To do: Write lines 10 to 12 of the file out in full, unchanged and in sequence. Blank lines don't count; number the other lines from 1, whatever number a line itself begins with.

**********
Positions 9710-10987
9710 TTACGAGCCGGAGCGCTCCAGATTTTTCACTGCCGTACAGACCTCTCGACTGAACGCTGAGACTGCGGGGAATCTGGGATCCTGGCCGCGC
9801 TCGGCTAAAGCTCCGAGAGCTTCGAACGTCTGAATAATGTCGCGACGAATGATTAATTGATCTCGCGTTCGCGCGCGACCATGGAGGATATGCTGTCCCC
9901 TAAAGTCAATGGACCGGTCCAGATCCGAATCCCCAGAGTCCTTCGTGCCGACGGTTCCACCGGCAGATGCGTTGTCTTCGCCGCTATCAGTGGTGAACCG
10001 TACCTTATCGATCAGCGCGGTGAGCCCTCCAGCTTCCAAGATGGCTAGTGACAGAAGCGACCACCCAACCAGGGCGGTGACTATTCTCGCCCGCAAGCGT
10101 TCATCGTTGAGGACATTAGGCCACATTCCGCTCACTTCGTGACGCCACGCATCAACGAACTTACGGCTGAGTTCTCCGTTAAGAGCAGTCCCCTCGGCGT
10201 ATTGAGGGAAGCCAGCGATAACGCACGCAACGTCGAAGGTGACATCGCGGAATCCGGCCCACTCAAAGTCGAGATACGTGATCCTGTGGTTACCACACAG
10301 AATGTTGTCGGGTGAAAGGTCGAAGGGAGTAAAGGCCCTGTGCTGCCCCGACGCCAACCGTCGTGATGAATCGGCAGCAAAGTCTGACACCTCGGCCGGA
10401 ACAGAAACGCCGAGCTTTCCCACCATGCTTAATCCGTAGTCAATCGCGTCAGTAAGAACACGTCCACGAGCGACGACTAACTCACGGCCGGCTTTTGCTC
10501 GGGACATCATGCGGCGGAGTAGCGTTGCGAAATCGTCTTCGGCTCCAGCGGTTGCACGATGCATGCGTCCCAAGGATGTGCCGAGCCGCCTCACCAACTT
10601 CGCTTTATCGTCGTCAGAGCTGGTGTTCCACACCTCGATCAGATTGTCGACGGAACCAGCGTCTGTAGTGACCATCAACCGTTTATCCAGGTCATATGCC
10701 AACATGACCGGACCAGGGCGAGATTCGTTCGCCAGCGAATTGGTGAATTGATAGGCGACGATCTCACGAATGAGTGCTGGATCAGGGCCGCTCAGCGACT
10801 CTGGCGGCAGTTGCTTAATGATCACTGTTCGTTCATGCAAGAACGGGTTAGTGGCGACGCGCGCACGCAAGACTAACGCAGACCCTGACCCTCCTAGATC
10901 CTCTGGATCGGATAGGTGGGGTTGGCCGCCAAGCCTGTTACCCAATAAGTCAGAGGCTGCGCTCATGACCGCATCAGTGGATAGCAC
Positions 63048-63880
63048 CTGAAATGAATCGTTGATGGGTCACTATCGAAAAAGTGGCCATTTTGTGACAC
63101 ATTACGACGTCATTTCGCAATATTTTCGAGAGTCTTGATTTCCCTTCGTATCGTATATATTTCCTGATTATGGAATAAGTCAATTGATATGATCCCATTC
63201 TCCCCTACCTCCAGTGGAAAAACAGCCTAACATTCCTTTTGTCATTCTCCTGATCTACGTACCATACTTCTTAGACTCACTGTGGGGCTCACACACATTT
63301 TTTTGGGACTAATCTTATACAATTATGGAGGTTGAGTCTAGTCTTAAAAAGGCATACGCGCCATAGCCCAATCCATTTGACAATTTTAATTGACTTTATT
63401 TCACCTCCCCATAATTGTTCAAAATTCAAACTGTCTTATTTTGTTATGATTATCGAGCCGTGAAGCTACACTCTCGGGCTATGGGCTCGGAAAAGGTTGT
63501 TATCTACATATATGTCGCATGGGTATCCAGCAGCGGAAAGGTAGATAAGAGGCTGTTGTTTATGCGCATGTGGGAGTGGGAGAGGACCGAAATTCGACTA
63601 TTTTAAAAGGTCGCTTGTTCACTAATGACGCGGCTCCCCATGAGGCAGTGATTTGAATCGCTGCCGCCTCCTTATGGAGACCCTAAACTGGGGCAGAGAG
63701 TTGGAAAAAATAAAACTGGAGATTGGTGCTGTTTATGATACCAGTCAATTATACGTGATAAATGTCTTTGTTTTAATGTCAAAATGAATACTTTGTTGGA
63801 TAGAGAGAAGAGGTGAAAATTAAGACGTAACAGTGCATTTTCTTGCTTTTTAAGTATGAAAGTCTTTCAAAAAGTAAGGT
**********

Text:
10501 GGGACATCATGCGGCGGAGTAGCGTTGCGAAATCGTCTTCGGCTCCAGCGGTTGCACGATGCATGCGTCCCAAGGATGTGCCGAGCCGCCTCACCAACTT
10601 CGCTTTATCGTCGTCAGAGCTGGTGTTCCACACCTCGATCAGATTGTCGACGGAACCAGCGTCTGTAGTGACCATCAACCGTTTATCCAGGTCATATGCC
10701 AACATGACCGGACCAGGGCGAGATTCGTTCGCCAGCGAATTGGTGAATTGATAGGCGACGATCTCACGAATGAGTGCTGGATCAGGGCCGCTCAGCGACT